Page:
The unfortunate truth is that a contract is awarded, quite often based on price, and the person who is awarding the contract doesnt understand, or doesnt want to understand, the difference between a good job, and a poor one.

    I have recently been sub-contracted to work in a large bakery. They are an established major multinational food manufacturer with staggering resources, and no excuse for accepting the quality of work that can be seen in every part of their HVAC refrigeration system. The unfortunate truth is that they just dont care, as long as it is working right now.

    The contractor I am helping with this project has a background in residential air conditioning, doesnt know the first thing about industrial refrigeration. What he understands is underhanded rip-off business tactics, and cash pay-offs to the right people. An honest reputable skilled technician cannot compete with this way of doing business.

    I believe that the customer, in reality, is fully aware when he is being glad-handed, and is getting his butt kissed, and his pocket lined. He knows it and he chooses to buy the schmooze because it works for his ego. The fact that he is getting inferior work for the dollars he is spending, ultimately catches up to the organization he is working for, but the blame is put on the contractor for poor performance, not on the buyer who has put his own needs ahead of the needs of his employer.

  10. #10
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    Re: Taking your job serious?

    Had a great one last week. Some butcher shop with a cold plate display case said it was freezing everything.
    It had a LL solenoid valve and a carel controller (installed five years ago).
    The carel controller wasn't even hooked up the the solenoid valve. I questioned the owner, and he said the last guys just adjusted the LP control in the past!?!?!
    I politely informed him that the carel control can do more than just read the cabinet temperature. If you only wanted to read the temp you could by a thermometer from the $2 shop. I then wired up the solenoid valve to the controller with a $1 worth of 3 core flex and set the cabinet to whatever temperature he wanted.
    Seriously, people here are lazy and stupid. The amount of work I get is obscene, I've got hospitals calling us with their ultralows, aircraft mechanics calling with their kingair and cessnas, inverter split manufacturers, printers and factories with process chillers calling us just because everyone else is useless or lazy. I'm not trained in any of this stuff, but I get stuck with it because these people have worked there way through the phonebook* just to find anyone who knows what they're doing.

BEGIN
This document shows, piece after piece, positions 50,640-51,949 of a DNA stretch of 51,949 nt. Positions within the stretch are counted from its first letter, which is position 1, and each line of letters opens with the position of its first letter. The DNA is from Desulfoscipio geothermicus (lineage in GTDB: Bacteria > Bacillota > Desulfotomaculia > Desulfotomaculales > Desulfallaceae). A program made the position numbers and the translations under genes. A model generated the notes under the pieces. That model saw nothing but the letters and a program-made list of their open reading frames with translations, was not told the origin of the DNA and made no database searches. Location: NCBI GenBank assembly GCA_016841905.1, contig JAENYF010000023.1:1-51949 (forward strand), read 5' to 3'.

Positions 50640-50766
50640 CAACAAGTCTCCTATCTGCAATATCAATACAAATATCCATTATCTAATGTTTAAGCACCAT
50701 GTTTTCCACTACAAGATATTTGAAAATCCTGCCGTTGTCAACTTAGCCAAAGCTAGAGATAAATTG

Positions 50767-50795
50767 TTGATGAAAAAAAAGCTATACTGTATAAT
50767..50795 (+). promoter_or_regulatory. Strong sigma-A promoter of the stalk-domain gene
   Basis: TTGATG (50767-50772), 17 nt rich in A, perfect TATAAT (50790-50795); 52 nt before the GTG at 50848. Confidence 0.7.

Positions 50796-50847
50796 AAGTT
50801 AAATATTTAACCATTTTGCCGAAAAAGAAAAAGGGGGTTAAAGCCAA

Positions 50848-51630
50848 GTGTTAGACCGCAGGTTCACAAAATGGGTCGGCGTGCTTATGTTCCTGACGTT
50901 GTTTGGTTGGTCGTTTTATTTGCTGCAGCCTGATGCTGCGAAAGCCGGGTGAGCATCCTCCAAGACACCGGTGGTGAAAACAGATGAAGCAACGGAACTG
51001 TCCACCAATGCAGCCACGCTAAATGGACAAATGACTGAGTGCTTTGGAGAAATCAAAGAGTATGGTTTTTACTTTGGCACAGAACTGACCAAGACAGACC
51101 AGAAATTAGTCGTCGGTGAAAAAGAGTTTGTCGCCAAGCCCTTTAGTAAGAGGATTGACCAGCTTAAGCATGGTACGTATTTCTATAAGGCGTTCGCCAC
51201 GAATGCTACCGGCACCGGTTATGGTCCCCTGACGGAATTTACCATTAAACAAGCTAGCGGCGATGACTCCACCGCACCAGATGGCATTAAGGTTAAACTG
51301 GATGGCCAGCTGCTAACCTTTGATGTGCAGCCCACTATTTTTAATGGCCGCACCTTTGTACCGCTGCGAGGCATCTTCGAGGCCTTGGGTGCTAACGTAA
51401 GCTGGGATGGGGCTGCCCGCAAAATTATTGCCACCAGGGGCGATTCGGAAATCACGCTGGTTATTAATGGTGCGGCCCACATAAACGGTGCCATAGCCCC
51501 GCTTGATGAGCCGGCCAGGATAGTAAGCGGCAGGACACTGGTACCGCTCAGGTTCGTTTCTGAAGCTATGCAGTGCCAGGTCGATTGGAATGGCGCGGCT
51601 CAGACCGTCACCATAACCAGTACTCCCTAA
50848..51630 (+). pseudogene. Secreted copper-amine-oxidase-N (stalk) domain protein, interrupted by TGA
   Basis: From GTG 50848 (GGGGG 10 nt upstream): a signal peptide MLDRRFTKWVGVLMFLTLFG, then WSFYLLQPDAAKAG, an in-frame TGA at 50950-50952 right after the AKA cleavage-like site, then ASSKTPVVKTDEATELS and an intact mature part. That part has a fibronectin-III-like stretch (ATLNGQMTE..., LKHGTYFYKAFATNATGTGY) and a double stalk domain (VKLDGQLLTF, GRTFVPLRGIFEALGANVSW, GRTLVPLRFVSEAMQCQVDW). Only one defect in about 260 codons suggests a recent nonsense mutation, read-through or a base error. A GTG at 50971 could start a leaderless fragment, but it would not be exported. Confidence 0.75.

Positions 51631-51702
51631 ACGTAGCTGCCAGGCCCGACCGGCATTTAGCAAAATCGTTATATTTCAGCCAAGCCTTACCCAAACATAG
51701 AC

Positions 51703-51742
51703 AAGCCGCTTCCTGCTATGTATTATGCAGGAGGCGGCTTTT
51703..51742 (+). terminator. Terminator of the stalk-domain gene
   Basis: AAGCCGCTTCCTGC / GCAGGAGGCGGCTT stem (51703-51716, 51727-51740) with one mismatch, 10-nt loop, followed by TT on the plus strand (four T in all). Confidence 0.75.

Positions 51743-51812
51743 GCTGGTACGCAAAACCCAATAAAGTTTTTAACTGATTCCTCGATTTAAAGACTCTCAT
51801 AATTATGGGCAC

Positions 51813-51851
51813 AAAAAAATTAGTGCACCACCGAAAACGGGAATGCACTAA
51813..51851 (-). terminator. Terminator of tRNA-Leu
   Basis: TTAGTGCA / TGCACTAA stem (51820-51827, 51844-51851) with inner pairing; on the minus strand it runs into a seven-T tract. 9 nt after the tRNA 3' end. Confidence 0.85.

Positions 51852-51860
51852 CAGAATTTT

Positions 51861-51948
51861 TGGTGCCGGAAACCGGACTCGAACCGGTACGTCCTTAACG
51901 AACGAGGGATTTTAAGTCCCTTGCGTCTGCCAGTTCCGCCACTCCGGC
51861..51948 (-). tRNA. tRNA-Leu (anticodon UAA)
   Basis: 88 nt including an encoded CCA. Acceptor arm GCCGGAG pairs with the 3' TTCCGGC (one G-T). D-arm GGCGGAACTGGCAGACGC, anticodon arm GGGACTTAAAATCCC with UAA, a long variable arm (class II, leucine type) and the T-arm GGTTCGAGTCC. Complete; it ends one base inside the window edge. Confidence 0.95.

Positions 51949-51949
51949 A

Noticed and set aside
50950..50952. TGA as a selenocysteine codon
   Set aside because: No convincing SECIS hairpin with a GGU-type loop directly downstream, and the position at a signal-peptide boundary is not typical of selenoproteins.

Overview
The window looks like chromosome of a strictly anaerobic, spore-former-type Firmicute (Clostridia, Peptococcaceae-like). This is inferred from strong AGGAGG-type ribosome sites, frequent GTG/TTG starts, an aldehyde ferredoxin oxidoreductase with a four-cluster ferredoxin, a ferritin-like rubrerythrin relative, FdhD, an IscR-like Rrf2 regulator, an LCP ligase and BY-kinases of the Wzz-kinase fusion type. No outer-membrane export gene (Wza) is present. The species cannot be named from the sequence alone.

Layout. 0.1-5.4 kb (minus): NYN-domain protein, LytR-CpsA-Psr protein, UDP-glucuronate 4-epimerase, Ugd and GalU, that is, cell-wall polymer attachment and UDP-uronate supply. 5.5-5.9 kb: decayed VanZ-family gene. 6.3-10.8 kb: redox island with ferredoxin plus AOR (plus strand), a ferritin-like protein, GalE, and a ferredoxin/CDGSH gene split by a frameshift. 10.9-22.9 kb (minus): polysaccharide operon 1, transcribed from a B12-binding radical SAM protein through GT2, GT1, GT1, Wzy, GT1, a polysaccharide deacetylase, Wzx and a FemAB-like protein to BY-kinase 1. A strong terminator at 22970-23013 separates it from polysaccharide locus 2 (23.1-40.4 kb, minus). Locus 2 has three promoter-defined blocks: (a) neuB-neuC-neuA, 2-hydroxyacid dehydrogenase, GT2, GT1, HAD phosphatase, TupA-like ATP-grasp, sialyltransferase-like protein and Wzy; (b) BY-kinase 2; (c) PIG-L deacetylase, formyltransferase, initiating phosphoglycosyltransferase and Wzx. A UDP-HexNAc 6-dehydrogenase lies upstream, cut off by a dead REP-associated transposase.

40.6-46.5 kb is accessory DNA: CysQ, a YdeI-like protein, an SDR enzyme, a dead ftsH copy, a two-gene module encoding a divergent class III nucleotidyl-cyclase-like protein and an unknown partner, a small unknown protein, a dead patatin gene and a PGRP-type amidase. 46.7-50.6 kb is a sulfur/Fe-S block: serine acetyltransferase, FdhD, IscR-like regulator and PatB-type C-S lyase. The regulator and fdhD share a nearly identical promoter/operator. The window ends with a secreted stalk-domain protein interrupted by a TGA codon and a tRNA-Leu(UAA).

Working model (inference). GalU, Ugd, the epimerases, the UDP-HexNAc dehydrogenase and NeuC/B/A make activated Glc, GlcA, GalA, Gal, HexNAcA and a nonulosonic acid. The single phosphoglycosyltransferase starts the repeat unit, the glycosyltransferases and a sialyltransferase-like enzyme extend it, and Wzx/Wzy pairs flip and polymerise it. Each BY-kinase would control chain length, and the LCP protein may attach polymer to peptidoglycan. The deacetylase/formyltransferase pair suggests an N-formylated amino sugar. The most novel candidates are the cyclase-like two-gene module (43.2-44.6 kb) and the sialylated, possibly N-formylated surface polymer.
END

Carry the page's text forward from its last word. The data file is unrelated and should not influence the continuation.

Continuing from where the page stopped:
*Our name starts with 'w', we're not big and we're not cheap.

  11. #11
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    Re: Taking your job serious?

    PAUL!?...I thought you were sticking to domestic,...now you're taking everyones job!

  12. #12
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    Re: Taking your job serious?

    Quote Originally Posted by expat View Post
    PAUL!?...I thought you were sticking to domestic,...now you're taking everyones job!
    I do everything, like I said in another thred:
    Our company never says no to anything.
    I do domestic split A/Cs and refrigeration.
    Commercial package A/Cs. Commercial refrigeration,eg coolrooms, ice mahines and display refrigeration.
    Hospital refrigeration (eg cryostats and cascade ultra lows).
    Marine refrigeration, although I told them never again about two years ago after a 15hr shift,so I haven't looked at one for years. But we did refrigeration for the australian navy, including submarines, and small cargo ships (small enough they didn't have their own refrig tech that is).
    Aircraft A/Cs, I do heaps of beechcraft, cesnas, and small helicopters for the local airport. I mean really small stuff here, under 12 seaters.
    When I leave and become self employed (very very soon), I'm going to stick with domestic, but for now I go where I'm sent, which is everything but industrial or other big stuff.
    Last edited by paul_h; 10-08-2007 at 12:07 PM.

  13. #13
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    Re: Taking your job serious?

    How hard is it to move to australia and where do I sign? I can live with that sort of work load!